The 24 legislative councillors were originally appointed for life. In 1854, the British Parliament authorized their election, and implementing legislation was passed by the Province of Canada in 1856. It was provided that:
The British North America Act of 1867 divided the Province of Canada into the provinces of Ontario and Quebec, each with representation in the unelected Senate of Canada. As a province, Ontario never created a Legislative Council; however, Quebec had its own Legislative Council until 1968. Both the provincial and federal upper houses used (and, in the case of the Senate, continues to use to the present day) the same 24 divisions for Quebec as had been used for Canada East by the Legislative Council of the Province of Canada prior to Confederation.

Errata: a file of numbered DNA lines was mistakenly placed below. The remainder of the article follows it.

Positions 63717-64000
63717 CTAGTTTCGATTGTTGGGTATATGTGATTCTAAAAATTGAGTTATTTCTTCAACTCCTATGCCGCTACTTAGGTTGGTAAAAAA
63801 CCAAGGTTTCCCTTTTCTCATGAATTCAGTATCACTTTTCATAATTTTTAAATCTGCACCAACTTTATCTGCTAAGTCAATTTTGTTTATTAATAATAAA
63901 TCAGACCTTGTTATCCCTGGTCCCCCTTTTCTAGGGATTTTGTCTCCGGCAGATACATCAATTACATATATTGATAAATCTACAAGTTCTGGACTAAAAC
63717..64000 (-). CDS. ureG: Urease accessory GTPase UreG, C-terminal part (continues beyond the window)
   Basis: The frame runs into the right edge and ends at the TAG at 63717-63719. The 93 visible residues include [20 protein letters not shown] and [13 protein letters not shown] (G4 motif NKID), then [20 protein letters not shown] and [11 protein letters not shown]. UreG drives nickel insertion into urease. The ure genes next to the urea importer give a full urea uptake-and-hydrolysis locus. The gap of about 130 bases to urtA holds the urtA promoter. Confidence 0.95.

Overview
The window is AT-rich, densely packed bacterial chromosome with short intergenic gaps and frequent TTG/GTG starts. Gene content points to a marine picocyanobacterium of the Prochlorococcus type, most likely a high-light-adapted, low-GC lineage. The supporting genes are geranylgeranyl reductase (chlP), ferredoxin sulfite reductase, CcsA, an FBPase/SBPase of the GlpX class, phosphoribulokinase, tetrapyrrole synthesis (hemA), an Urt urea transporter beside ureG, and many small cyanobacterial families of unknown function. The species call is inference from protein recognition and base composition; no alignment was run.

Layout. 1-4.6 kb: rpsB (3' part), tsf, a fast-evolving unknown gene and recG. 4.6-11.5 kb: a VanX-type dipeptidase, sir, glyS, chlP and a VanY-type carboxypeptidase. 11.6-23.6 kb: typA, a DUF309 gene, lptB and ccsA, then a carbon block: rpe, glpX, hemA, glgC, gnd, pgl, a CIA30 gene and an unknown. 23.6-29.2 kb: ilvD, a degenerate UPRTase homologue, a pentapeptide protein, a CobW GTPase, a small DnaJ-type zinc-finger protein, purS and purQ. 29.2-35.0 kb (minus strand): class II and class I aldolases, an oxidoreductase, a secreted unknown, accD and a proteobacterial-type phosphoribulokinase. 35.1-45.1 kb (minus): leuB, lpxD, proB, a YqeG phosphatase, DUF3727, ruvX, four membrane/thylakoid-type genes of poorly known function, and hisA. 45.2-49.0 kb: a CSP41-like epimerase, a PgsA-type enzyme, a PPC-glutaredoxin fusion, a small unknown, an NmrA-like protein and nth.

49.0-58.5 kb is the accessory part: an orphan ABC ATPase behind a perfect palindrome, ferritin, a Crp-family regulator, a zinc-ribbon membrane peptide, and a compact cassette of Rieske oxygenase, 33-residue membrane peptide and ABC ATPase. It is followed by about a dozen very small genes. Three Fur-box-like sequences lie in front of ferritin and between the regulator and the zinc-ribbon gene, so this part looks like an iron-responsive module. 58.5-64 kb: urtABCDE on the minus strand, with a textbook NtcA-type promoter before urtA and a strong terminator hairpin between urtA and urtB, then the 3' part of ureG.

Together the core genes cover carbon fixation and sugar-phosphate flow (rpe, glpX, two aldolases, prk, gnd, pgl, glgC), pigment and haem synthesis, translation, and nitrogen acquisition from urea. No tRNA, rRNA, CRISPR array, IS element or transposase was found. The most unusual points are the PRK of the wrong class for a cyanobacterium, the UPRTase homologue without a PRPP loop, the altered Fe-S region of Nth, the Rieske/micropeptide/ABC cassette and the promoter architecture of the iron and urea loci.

= died in office = elected in byelection = resigned from office = elected by acclamation = unseated
The Speaker was the presiding officer of the Legislative Council, and was appointed by the Queen-in-Council. He was styled "The Honourable, the Vice-Chancellor, Speaker."
The office was preceded by the Speaker of Legislative Council of Upper Canada and Speaker of the Legislative Council of Lower Canada. The following table displays the names and political parties of the Speakers between 1841 and 1866.